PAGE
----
CD-ROM discs have a large storage capacity, especially for text, (1/4 million pages A4), although image numbers are limited, but can be of a high quality (2000 high resolution color images). Up to 20 hours of recorded speech can be stored, or various combinations of different media. They are read by a computer system only, with a CD-ROM drive or several drives in a jukebox. The speed of access to data is improving but they are better as a publication and distribution format than for permanent storage as an archive. CD-ROM discs are produced using a master disc. The CD-R (recordable) may be written by the user, although the process is still slow and therefore only suitable for limited editions.
Other optical disks, WORM (write once, read many), and rewritable, have a much larger capacity, and can be accessed quickly, held online on a multiple drive system, or via a jukebox. As they are relatively expensive they are more suited for use by organizations with large data requirements. Rewritable disks also provide a means of readily updating contents. Although WORM CD-ROM discs, known as CD-R (see above) have been developed now, allowing cheaper in-house proofing or small scale production of CD-ROMs, there are no rewritable ones yet.
The Kodak Photo CD stores color images on standard 12cm compact discs, which can be displayed on a TV screen using a CD player (some versions are available which play audio and photo discs), or on a VDU through a compatible CD-ROM drive linked to a computer. This must have multi session capability to allow it to read Photo Cd's, or CD's that have been written to more than once. It should also be at least double speed (preferably triple speed) to access data with sufficient speed. About 100 35mm images can be stored on a Photo CD at photographic quality, or up to 800 at the equivalent of TV resolution, or 6,000 as low resolution thumbnail images.
CD-I (Compact Disc Interactive) adds the full range of media capability to audio discs, and is playable on any CD-I player attached to a TV set, with access by questions or menus as with interactive video. As it is a digital medium the images are archived in a higher resolution than video and than they appear on the screen with present technology. It is a relatively cheap and flexible medium.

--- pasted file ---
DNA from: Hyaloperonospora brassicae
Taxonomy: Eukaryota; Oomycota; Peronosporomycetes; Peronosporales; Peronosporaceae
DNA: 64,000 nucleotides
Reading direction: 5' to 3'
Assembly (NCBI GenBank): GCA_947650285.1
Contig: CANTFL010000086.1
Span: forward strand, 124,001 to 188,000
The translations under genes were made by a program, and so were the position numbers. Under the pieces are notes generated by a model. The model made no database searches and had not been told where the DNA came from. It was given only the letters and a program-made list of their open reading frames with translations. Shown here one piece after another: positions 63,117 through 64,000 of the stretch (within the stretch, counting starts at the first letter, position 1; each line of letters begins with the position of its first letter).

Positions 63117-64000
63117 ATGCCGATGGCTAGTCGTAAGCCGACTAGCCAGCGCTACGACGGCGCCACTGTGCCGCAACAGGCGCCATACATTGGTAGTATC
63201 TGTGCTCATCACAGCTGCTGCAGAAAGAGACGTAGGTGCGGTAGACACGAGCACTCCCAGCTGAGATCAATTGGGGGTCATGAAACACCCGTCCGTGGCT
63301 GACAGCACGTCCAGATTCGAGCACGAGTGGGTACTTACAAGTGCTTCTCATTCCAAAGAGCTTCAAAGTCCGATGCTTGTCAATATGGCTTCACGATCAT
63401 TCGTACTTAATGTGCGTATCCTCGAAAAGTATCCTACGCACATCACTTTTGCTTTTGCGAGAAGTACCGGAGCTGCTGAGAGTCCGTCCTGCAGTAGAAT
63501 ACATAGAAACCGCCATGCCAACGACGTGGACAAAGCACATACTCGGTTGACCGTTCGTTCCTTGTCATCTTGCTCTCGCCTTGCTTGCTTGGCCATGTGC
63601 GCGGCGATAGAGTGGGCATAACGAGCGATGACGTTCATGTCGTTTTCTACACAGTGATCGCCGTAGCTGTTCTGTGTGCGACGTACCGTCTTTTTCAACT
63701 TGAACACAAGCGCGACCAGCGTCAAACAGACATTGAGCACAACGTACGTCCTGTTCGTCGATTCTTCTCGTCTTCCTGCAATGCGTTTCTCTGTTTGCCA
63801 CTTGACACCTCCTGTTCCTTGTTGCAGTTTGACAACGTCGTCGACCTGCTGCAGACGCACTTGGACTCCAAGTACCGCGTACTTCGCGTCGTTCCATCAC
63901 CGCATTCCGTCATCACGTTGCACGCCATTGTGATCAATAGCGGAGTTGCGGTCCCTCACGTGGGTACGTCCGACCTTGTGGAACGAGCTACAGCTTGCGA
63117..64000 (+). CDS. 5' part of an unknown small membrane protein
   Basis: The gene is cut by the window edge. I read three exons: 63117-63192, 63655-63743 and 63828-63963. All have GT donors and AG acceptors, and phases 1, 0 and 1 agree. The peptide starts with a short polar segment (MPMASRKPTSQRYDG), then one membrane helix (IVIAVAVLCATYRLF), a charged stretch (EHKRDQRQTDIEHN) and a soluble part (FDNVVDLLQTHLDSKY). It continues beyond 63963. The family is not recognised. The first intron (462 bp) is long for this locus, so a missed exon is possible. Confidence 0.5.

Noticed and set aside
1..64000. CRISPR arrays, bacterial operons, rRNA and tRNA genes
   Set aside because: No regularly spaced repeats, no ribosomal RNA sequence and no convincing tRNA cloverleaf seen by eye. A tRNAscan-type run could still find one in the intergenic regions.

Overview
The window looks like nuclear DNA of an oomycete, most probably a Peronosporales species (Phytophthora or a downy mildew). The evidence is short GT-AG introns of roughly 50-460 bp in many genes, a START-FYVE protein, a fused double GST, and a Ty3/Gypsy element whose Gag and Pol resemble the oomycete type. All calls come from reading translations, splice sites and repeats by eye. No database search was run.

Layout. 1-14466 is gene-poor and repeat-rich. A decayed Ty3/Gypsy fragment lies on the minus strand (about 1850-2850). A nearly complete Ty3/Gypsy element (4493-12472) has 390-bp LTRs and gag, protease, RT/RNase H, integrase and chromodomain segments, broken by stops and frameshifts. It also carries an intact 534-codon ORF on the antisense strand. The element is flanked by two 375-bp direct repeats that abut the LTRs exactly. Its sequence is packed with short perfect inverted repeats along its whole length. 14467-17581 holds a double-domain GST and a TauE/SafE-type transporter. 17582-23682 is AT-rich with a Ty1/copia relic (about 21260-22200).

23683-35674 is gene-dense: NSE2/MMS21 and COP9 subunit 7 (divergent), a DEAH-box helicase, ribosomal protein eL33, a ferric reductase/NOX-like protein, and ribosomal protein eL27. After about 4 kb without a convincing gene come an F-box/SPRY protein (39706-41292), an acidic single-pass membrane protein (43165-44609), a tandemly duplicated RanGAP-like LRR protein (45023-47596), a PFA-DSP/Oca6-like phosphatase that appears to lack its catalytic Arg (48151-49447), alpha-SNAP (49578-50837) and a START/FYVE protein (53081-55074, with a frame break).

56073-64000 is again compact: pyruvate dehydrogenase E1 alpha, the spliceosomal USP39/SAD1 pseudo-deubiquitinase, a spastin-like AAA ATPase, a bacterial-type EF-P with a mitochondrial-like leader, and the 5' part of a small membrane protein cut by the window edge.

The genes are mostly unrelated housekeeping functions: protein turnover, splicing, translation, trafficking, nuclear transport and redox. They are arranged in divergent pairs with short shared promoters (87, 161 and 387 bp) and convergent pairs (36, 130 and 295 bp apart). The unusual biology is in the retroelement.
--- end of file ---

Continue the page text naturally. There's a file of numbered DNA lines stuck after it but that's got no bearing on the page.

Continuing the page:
DVI is a competing standard to CD-I as it enables storage and playback of visual and audio data digitally. It is basically a compression format for moving images which allows 1 hour of full motion video and audio on a CDİROM to be played back on a computer, but development and distribution costs are high.
Video CD converts VHS quality video to digital form, to a format agreed by MPEG. With the addition of a special fullİmotion video cartridge Video CD's can be played on CD-I and some CD ROM machines.
3DO is a multimedia consumer platform similar to CD-I with improved 3D graphic animation.
HDTV (High Definition TV) currently has three competing formats, analogue and digital, giving a higher resolution display than has previously been possible on a TV screen, about 2000 x 2000 pixels and equivalent to 35mm film quality.
These formats may also be regarded as output or delivery formats, with physical distribution on optical discs for example. Digital storage media also include DAT's (digital audio tapes), tape drives, Winchesters (hard disc), writable optical drives. Digital formats, particularly CD-ROMs, may be distributed via networks such as ISDN (Integrated services digital network) or LAN's (local area networks).
Alternative output devices are VDU's for soft display, printers for hard copy or desk top publishing systems. Hard copy output requires higher resolution images than machine read output, unless it is acting as a form of note or reminder when the quality equivalent of a photocopy may be sufficient. Good quality printers are expensive. CD-ROM is currently seen as the most favorable format for electronic publishing.
Content of multimedia applications may include data in combinations of the following formats: still images, graphics, motion video, animation, text, numbers, sound, storyline and interface. Image files may be put in various standard formats for interchange purposes. These may also be used for editing and storage. The formats explain what encoding system is used to compress the image and how the image information is organized, with additional header information about the image as well.
Different formats relate to different ways of representing images, eg. raster, vector or textual representations. Examples are TIFF, PCX, Targa, GIF, IFF/LBM, bitmaps, Cals type 1&2, bitmap graphics. File formats exist for other media such as ASCII for text, MIDI for audio, HDTV for video.
Formats for image storage and display are often described in terms of image resolution. This is a combination of the number of pixels across and down the image. Resolutions of stored images may be higher than the relevant display device can make use of. The number of colors available (reflected in the standard used e.g. VGA, SVGA) also affects the picture quality, especially with digitized images rather than graphics. Photo CD formats Pro-Master, Master 35mm, Portfolio, and Catalogue equate to diminishing levels of resolution from 4096 x 6144 pixels down to 128 x 192 pixels. These are useful for different purposes with high resolution for high quality publishing output and low resolution to enable many images to be displayed at once or browsed through quickly.